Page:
Shaq, Reggie Jackson Endorse Soupman Mobile Franchise
Black Enterprise Magazine January-March 2019 Issue

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Soupman food truck franchise arrives Intl. Franchise Expo

 

 

 

 

 

 

 

 

 

 

 

 

Mobility:

Crawford says, “We serve a great product like we would out of a restaurant, but out of the cart. You can take it to Wall Street five days a week, and during the weekend to a fair, festival, theme park, baseball or football game. Anywhere across the country you think you can find a big market. You can’t get that with a regular brick and mortar. With a store if you open in a spot that’s a bust and decide to sell no-one wants it. And you’ve got hundreds of thousands of dollars invested.”

Profitability:

It’s simple to maintain, with a limited number of employees and no rent. Crawford has been taking the cart to venues across the country over the last year to gauge the market. He says on an average day he brings in as much as $2000.

Taste and Flavor

The cart program offers between seven and nine flavors from 40 Soupman brands. They put all the soups on rotation depending on customer demand and personal choice. They also offer a sandwich and the soup combo and a lobster roll sandwich.

Marketability:

The Original SoupMan has partnered with The Atlanta Franchise Group, a franchise development company, to push sales. They will partner on multiple fronts including franchise sales and development, franchise operations and training and franchise implementation.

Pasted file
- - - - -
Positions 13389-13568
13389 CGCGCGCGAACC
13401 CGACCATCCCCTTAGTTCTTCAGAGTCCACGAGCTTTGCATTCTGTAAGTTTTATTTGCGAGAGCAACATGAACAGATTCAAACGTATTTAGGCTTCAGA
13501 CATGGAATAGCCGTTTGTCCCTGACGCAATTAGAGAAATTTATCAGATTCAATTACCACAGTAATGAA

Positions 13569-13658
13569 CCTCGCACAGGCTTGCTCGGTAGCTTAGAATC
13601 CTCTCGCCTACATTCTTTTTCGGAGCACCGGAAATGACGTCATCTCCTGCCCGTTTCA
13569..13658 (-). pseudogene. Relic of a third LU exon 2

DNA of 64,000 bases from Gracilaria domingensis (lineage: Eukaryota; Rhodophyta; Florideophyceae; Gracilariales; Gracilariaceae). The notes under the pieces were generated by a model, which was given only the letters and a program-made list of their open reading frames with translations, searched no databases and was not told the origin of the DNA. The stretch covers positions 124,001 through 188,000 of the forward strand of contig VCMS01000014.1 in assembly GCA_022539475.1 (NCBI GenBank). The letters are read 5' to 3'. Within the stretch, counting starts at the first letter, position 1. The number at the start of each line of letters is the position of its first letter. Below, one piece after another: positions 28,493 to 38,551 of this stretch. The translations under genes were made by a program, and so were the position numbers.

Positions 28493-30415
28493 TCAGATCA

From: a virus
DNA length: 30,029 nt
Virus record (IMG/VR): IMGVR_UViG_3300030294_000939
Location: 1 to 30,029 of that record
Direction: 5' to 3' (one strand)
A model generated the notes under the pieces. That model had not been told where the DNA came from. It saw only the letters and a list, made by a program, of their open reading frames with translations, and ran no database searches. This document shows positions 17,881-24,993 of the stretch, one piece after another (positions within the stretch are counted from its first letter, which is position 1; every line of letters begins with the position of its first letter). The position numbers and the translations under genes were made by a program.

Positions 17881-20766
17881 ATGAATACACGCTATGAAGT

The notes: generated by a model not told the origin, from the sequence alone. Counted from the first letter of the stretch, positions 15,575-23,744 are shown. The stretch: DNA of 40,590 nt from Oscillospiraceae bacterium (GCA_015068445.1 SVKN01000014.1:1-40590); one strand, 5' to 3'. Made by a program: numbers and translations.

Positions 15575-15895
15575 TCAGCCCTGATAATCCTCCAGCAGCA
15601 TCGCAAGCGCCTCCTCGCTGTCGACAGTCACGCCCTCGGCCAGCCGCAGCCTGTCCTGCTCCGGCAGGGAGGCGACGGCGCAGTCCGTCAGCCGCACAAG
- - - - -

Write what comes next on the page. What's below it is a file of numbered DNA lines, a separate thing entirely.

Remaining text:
With more than 20 years of experience and $400 million in generated revenue, Atlanta Franchise Group has a proven track record for launching and scaling franchise concepts.

So will the black community embrace the brand?

Shaquille says, “Soupman soups are bold and spicy flavor. My family and friends love the soups so I think this product will do well in the African American community. We also have great feedback from our customers and strong sales in Newark, NJ.”

They also have a popular pilot program at Malcolm X Shabazz High School that serves soup and other lunch items.

Franchisees get a three-week classroom training period, manuals on food safety and a written test. After that all they’ll need is to fill the cups right and treat the customers with respect.

Some disadvantages include the weather, finding parking, vehicle problems, traffic, a crowded space, and truck maintenance.

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